In Figure 3, it's clear that they have not been in constant proportion since 2003. Both pairs of expense rates are on a downward slope, which means that either sales are rising faster than warranty expenses, or expenses have been falling.

Looking back at Figures 1 and 2, it seems to be a little of both. Annual claims and accrual totals were relatively stable from 2009 to 2013 or 2014, but have been falling since. So the cause of the decreasing expense rates mush have been rising sales. In 2014 and 2015, the totals were down and so were the expense rates, so there must have been flat or declining sales totals.

In fact, sales were down last year, by -5% for the laser and X-ray group and by -4% for the other group. But still, progress has been made in the area of warranty cost-cutting. For the laser and X-ray group, the average claims rate hit a new low of just under 1.2% at the end of 2015, while their average accrual rate dipped to 1.3% in early 2015. For the other group, their average claims and accrual rates dipped below 0.5% for the first and only time in the opening quarter of 2015.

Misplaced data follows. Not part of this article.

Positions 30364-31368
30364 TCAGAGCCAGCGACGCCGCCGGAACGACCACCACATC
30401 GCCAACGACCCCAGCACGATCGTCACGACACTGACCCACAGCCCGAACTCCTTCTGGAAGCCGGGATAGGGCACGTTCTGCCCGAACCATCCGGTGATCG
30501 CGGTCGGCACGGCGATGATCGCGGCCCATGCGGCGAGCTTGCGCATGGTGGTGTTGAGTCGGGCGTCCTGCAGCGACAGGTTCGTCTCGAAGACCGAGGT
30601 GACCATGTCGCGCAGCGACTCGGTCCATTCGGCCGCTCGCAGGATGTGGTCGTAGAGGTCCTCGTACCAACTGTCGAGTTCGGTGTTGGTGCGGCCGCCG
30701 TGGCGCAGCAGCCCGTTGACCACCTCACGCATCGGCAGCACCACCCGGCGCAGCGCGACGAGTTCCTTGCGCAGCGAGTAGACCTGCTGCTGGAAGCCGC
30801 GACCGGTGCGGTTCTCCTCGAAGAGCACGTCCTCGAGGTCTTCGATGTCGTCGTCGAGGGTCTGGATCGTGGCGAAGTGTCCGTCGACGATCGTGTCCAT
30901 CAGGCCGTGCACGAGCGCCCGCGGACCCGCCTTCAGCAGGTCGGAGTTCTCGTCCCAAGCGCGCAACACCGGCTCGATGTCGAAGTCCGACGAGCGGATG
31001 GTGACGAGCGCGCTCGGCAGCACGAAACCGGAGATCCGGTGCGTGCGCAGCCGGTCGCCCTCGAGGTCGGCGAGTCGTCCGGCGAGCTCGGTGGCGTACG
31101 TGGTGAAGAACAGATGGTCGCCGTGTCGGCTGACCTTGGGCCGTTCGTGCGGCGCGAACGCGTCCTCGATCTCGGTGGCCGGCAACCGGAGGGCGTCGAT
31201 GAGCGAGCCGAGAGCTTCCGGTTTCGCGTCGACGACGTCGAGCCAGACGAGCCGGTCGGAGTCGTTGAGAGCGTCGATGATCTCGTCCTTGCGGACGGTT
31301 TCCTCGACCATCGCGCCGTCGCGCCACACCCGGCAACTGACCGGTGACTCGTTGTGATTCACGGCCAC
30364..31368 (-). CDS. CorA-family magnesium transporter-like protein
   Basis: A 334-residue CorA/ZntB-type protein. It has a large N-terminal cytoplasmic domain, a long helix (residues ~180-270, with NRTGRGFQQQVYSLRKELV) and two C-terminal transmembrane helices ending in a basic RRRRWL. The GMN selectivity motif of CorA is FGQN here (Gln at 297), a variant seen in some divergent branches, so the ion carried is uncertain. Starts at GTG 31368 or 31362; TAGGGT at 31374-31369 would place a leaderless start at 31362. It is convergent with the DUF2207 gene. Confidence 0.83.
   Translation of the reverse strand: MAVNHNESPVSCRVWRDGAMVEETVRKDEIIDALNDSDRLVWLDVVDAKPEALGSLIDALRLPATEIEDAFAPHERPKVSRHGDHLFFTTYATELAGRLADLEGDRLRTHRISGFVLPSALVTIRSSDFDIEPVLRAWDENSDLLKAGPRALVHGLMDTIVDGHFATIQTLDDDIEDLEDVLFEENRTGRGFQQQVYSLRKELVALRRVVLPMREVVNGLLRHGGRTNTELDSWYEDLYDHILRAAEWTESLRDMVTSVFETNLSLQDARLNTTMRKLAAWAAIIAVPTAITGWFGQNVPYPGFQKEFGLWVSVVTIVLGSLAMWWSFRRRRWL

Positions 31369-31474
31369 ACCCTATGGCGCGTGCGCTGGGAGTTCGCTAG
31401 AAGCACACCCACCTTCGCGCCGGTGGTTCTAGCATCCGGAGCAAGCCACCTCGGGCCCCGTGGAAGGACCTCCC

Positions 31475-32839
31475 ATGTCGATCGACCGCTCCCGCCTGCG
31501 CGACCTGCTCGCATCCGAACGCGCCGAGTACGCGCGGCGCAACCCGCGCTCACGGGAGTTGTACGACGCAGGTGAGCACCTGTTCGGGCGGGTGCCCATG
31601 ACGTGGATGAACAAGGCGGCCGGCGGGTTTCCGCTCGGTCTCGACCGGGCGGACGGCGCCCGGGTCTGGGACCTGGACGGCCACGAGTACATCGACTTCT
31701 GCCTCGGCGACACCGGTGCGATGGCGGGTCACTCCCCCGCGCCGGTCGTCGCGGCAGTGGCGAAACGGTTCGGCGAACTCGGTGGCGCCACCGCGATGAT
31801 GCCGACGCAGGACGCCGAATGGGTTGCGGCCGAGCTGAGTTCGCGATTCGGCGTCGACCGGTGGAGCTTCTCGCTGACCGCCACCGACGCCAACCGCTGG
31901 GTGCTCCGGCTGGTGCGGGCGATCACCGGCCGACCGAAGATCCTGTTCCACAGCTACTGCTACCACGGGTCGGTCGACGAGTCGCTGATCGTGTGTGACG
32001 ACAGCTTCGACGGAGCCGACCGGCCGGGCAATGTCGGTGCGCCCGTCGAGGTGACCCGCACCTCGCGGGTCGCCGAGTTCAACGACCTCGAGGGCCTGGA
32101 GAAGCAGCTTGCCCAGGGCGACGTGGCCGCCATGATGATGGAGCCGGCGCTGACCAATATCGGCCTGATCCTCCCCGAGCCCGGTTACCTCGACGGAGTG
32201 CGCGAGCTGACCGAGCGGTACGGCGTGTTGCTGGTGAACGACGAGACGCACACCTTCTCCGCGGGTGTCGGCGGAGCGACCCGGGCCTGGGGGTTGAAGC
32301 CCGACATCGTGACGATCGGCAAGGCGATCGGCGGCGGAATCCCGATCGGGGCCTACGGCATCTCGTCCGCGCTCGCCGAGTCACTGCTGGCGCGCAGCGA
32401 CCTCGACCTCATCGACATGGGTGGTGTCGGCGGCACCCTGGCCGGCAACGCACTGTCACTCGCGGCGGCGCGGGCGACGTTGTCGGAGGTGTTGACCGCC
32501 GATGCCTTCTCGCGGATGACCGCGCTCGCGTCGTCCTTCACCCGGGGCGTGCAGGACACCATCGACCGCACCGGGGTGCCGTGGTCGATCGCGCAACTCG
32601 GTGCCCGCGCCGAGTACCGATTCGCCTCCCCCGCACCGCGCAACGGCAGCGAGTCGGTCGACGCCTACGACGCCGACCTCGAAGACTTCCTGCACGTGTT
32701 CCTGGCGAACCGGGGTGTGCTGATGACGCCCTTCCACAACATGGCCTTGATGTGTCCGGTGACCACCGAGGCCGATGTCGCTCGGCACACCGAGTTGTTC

Figure 3
Medical & Scientific Equipment Warranties
Average Warranty Claims & Accrual Rates
(as a % of product sales, 2003-2015)

Figure 3

We should note that there seems to be a noticeable seasonal pattern to both sales and warranty expenses in the medical and scientific equipment industries. But rather than being tied to the weather, as is the case with farm equipment or snow removal machinery, it is tied to the school year. Budgets blossom in the fall, and repairs accelerate in the winter and spring. The interplay between the two causes the seasonal pattern that's noticeable in both pairs of lines in Figure 3.

Of all the medical and scientific equipment companies, only eight were among the top 100 warranty providers, and only two saw their claims or accrual rates rise or fall by a large enough proportion to make it into the March 17 newsletter. Danaher was in there for a big drop in its claims rate, and Sirona Dental Systems was in there for a large increase in both its claims and accrual rates.

But there were 20 medical and scientific companies that reported paying more than $10 million in claims past year, and among that group, there were some even larger changes in claims and accrual rates. Roper Technologies Inc., Cynosure Inc., and Hill-Rom saw their claims rates fall by a fifth or more, while both Cynosure and Invacare saw their accrual rates fall by that proportion.

In terms of increases, five companies saw big jumps in their claims rates: Boston Scientific; Sirona Dental Systems; Bio-Rad Laboratories; Agilent Technologies; and Illumina. Six saw big jumps in their accrual rates: Boston Scientific; Bruker Corp.; Hill-Rom; Sirona Dental Systems; Steris; and Varian Medical Systems.

Compared to Product Sales